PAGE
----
In summary, after about 13 games or so, I found Red Rover to be a bit disappointing as a military game– it certainly isn’t a wargame by my measurement, but it is a decent military themed arcade game. I think if units were allowed to fire sideways (at least the artillery and infantry) that might helped increase the tactical feel of Red Rover. Also, giving SOME unit a better check against airplane attacks would be highly recommended. I’d give it a strong C or C+ for the graphics, interaction between units and what I perceived to be a lack of balance and lack of AI player. Not a bad effort, but not up to the standard set by Mantid’s Tall Ships game.
|In the interest of fairness, Barry Geipel (Mr. Mantid) points out that supply centers can be rebuilt– a crucial point to surviving. I have found myself overwhelmed by the aircraft swarm using a tactic that was costly to a wargamer, but maybe not to a 13 year old boy (my son, in fact). Rebuilding supply centers does alleviate this, as well as building trenches to attack aircraft.
Red Rover is available on Itunes
by Centaur Studios
3.99 at Itunes as of this date
En Garde is an old Knizia game that I have been eager to see ported to the Ipad or Ipod touch. For those of you who have no experience with it, En Garde is a very loose simulation of fencing using 23 squares to represent a fencing piste, and a set of cards to move up and down the piste in movements that simulate attack and defense, advance and retreat, just like in a fencing match. The rules for the board game are located here. Players start at each end of the “piste” and are dealt a series of cards with numbers ranging from 1 to 5. There are a limited number of these cards in the deck (five total, I believe) and the numbers indicate the number of spaces your marker (fencer) will move. When you land on a square inhabited by an opponent, that is an attack, which can be defended or retreated from. Again, I’m predisposed to like this app; En Garde is in my top three Knizia games of all time and is a great candidate for an app game.
En Garde is a game I have played many times, most recently as a ported game into the Virtual World of Second Life, an experience that is somewhat different in terms of game play than the source board game, but retains the critical elements of your hand, the piste space and the fencing theme.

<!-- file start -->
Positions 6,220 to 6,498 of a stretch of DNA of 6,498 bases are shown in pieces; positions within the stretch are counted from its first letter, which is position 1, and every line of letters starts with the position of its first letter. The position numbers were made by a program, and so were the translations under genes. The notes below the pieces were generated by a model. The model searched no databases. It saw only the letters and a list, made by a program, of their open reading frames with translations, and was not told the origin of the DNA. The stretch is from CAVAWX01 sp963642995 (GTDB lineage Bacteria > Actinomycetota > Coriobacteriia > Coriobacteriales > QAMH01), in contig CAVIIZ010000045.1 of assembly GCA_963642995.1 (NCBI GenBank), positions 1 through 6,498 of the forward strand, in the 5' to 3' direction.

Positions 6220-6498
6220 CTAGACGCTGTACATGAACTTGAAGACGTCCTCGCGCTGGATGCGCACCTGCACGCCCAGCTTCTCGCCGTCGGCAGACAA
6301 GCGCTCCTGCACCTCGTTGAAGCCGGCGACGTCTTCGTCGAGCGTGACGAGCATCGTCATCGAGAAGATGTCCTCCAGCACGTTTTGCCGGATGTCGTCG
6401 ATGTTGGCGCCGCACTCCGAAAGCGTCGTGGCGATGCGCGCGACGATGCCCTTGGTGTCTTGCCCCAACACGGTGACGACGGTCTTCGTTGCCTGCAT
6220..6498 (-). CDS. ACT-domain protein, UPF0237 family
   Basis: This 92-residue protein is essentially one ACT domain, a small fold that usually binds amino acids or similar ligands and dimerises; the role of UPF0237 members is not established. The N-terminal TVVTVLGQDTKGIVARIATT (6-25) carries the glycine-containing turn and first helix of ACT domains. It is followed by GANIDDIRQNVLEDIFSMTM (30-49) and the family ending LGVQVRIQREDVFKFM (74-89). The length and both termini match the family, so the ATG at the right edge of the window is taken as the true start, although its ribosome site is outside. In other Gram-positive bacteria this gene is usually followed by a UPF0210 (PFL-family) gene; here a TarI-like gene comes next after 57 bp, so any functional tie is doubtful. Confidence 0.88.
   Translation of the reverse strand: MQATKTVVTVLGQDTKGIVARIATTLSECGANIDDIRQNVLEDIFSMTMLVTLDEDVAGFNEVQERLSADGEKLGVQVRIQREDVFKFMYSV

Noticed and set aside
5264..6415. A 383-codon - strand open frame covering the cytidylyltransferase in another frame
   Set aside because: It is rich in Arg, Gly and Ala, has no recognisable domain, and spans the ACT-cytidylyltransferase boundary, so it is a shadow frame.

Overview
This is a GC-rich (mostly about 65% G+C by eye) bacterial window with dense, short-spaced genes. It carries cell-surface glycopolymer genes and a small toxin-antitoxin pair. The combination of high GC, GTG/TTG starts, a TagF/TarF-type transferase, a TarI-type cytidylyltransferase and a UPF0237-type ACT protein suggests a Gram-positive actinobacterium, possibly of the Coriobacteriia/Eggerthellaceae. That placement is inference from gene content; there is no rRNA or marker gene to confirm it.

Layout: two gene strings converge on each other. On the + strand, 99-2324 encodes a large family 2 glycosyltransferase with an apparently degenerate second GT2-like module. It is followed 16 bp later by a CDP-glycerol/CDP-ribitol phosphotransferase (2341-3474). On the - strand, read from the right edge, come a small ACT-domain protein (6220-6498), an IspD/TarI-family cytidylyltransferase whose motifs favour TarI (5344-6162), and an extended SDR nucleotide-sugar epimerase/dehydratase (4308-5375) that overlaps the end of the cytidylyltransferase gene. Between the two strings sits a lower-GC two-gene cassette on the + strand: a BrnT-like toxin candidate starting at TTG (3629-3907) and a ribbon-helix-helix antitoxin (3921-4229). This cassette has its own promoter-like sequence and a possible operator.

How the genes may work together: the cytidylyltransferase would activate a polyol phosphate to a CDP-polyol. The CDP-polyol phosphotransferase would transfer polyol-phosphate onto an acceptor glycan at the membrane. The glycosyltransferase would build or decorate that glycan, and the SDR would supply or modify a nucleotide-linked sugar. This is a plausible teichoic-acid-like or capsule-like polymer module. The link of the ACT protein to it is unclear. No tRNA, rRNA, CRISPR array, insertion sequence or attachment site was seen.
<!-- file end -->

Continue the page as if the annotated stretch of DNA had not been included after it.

The big difference between virtual EN GARDE and the boardgame (and boardgame app) is a relatively minor quibble, the levels of play. In Knizia’s original Abacus Spiele game, the board was introduced in a series of programmed levels, Basic, Standard and Advanced.. Basic was the simplest version of En Garde ever.. if you had exactly the number card needed to land on the enemy space, the attack goes home. Standard level adds defense, and advance level adds the capability of combined move&attack. In the version I have played several times in Second Life, “Advanced” is basically “just En Garde” so that is what I am used to. The App En Garde follows the published rules to the letter, and has a Basic, Standard and Advance level, all of which must be endured to UNLOCK more advanced features (See picture above). Maybe it’s just me, but I loathe that element of some game designs. Why should I unlock features in a game I have ALREADY PAID FOR? A player should have a way to bypass this.
Fencing Portion of the Game, much like the board game
As you can see, the fencing portion of the game plays in a fashion faithful to the boardgame, after a fashion. I was confused to why I could not manage a combined attack until I went to the developer’s website and read a little about their design philosophy. That is a site worth a visit. I consider myself a fairly experienced EG player, yet I have consistently been beaten by the AI opponent, who is either lucky or just plain good.
Games are Single versus AI or multiplayer on a site called YOURTURNMYTURN, which I have never used before and cannot comment upon. I am encouraged to read (again, on the website, not the in game help) that the Master level is supported via internet multiplayer level play on Yourturnmyturn– in other words, you can turn off the rather stupid “locking” restrictions for single players. In all other respects the App is faithful to the board game.
In summary, I’m not as thrilled with this app as I thought I’d might be, but I am relatively pleased with it– I think the locked levels idea is a bad design element that detracts from play. Otherwise, I like En Garde and am glad I purchased it. A solid B to B+ for interface design and porting the essence of the ORIGINAL (fencing themed) game to app form, marked down somewhat for silly restrictions that make no sense.
En Garde is available at the App Store